Grief is challenging. Regardless of your life circumstances, you will have to go through it eventually. The one downside to homeschooling is that when you’re up against challenging circumstances, you still need to pull things together and teach your children.
Last year, when our beloved friend and colleague, David Finkelman died, I couldn’t send my daughter to school and mourn while she was there; I had to continue to teach her in the midst of my grief. I’m so thankful we already finished school when my grandma died last year. I don’t know how I would have managed.
However these losses made me consider the strategies I can use when homeschooling through grief and I would like to share some tips with you.Check out these strategies on how to #homeschool through grief. Click To Tweet
Take some time off.
If taking some time off is an option, then do it. However, sometimes there may be reporting/monitoring processes and or timelines which can’t be postponed. Hopefully the following tips will help if you’re ever in such a situation.
Make a lesson of it.
Real life experiences have great meaning. Perhaps take this opportunity to teach your children about death and grief.
Lighten the load.
If there’s any time to go light on the curriculum, now is the time. Do the bare minimum to keep your children on track with their learning.
Pull out the educational videos.
Now is the time to watch all those science videos, educational YouTube channels, and documentaries.
Listen to audio books.
This is also the time to pull out your audio books. While your children are listening to a recorded book, you can steal a few moments for yourself.
Take frequent breaks.
Be gentle on yourself and your children. Make sure to take lots of breaks. Let your children know you need a break, set them up with an activity or give them a break too. Make sure to pray, read scripture, and cry when you need to cry… it’s such an important part of the healing process.
Get out of the house.
Take the learning outside. Nature is such a healing force. Breathe in the fresh air, soak up the sunshine, and move your body. It’s good for you and your children.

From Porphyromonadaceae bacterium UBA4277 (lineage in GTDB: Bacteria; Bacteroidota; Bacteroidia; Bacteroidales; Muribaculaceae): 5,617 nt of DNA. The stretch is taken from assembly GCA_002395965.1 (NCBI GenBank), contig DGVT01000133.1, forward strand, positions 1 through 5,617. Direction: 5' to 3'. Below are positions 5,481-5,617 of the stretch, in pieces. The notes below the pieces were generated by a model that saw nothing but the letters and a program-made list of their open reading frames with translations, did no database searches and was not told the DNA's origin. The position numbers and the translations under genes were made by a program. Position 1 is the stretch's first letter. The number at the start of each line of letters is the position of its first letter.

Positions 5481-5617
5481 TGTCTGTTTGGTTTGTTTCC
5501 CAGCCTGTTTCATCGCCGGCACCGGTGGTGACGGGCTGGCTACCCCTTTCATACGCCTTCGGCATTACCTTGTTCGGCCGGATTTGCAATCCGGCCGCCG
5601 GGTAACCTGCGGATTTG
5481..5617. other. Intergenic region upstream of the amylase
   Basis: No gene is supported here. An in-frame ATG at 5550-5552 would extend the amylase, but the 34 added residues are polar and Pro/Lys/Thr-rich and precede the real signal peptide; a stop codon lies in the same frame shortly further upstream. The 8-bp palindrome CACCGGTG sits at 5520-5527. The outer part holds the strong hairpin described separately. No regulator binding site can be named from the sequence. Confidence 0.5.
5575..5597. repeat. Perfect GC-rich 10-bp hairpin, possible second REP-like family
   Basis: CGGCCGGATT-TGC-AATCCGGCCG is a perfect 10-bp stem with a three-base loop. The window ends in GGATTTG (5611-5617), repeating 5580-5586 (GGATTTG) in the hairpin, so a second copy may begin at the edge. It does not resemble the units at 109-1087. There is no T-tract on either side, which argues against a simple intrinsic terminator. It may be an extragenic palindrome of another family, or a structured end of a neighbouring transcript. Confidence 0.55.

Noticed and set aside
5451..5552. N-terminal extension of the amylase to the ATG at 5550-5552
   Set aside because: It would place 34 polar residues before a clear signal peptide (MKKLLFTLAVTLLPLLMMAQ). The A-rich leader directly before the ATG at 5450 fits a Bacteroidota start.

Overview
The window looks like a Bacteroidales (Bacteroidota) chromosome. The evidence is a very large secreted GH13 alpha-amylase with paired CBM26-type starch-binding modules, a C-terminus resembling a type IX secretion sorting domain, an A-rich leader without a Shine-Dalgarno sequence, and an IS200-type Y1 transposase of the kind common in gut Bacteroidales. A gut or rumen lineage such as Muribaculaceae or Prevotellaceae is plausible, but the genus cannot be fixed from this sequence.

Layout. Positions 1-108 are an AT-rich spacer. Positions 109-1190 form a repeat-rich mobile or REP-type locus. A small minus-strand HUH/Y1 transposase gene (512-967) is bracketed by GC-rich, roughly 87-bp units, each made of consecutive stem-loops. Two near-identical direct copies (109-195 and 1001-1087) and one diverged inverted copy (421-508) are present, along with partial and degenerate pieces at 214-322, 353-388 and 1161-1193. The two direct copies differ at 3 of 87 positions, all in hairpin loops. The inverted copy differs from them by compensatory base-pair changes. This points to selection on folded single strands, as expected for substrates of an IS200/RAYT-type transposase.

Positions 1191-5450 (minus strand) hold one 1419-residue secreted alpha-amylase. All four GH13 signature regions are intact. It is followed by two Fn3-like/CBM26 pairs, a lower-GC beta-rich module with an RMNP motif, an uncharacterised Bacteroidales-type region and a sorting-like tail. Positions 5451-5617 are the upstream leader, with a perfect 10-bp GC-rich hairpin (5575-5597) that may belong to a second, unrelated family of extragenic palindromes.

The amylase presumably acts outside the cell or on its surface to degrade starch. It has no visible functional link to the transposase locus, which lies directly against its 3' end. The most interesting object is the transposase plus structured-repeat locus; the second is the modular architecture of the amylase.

Ask for help.
Call on a fellow homeschooling friend or a family member. Perhaps they can supervise your children while you take a break.
Use proactive strategies.
There are also some things that we can do in advance to lessen the challenge of homeschooling through grief.
If your children can handle it, teach them self-discipline at a young age. When they have self-discipline, they work through their tasks with much more ease. Sanz over at From the Mrs. shared this lovely strategy a couple of years ago and I often use it with my daughter.
We have all of her “work” written on clothespins. At the beginning of the day, I put the clothespins on the side of a bucket. As she completes a clothespin task, the pin is placed in the bucket. Once all of the clothespins are in the bucket, she’s done for the day.
Build in buffer times for your homeschool schedule.
As I mentioned last week, we’re switching to year-round homeschooling. One of the reasons for this is that we’ll have more flexibility to take time off when we need it. Hence, if we need time off for mourning, we can take it off without the pressure of feeling like we’re falling behind on our learning.
Do you have any suggestions on how to cope while homeschooling through grief?
Jennifer Bly is the creator of My Kitchen, My Classroom: An Introduction to Homeschool. Connect with her on Facebook and Instagram for homeschooling updates and inspiration.